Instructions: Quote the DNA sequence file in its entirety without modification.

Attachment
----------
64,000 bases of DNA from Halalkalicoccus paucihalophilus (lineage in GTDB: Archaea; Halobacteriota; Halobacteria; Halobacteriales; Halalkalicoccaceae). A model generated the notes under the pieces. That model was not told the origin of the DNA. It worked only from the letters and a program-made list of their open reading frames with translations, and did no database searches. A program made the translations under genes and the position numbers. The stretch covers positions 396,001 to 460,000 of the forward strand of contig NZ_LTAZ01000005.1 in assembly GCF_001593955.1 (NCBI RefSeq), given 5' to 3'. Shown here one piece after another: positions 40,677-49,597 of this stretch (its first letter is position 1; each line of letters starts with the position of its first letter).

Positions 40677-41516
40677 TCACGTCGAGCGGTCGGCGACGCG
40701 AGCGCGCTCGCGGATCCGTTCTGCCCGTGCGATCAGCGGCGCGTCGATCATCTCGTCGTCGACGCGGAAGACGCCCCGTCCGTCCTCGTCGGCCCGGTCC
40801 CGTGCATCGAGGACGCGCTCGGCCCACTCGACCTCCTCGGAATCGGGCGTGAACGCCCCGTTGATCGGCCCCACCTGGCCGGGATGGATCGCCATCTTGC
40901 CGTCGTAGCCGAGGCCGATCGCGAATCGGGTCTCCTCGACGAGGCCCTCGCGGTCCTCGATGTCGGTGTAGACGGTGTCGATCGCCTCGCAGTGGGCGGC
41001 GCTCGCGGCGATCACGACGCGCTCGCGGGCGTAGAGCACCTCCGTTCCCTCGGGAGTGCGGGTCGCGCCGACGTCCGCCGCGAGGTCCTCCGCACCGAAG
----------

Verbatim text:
64,000 bases of DNA from Halalkalicoccus paucihalophilus (lineage in GTDB: Archaea; Halobacteriota; Halobacteria; Halobacteriales; Halalkalicoccaceae). A model generated the notes under the pieces. That model was not told the origin of the DNA. It worked only from the letters and a program-made list of their open reading frames with translations, and did no database searches. A program made the translations under genes and the position numbers. The stretch covers positions 396,001 to 460,000 of the forward strand of contig NZ_LTAZ01000005.1 in assembly GCF_001593955.1 (NCBI RefSeq), given 5' to 3'. Shown here one piece after another: positions 40,677-49,597 of this stretch (its first letter is position 1; each line of letters starts with the position of its first letter).

Positions 40677-41516
40677 TCACGTCGAGCGGTCGGCGACGCG
40701 AGCGCGCTCGCGGATCCGTTCTGCCCGTGCGATCAGCGGCGCGTCGATCATCTCGTCGTCGACGCGGAAGACGCCCCGTCCGTCCTCGTCGGCCCGGTCC
40801 CGTGCATCGAGGACGCGCTCGGCCCACTCGACCTCCTCGGAATCGGGCGTGAACGCCCCGTTGATCGGCCCCACCTGGCCGGGATGGATCGCCATCTTGC
40901 CGTCGTAGCCGAGGCCGATCGCGAATCGGGTCTCCTCGACGAGGCCCTCGCGGTCCTCGATGTCGGTGTAGACGGTGTCGATCGCCTCGCAGTGGGCGGC
41001 GCTCGCGGCGATCACGACGCGCTCGCGGGCGTAGAGCACCTCCGTTCCCTCGGGAGTGCGGGTCGCGCCGACGTCCGCCGCGAGGTCCTCCGCACCGAAG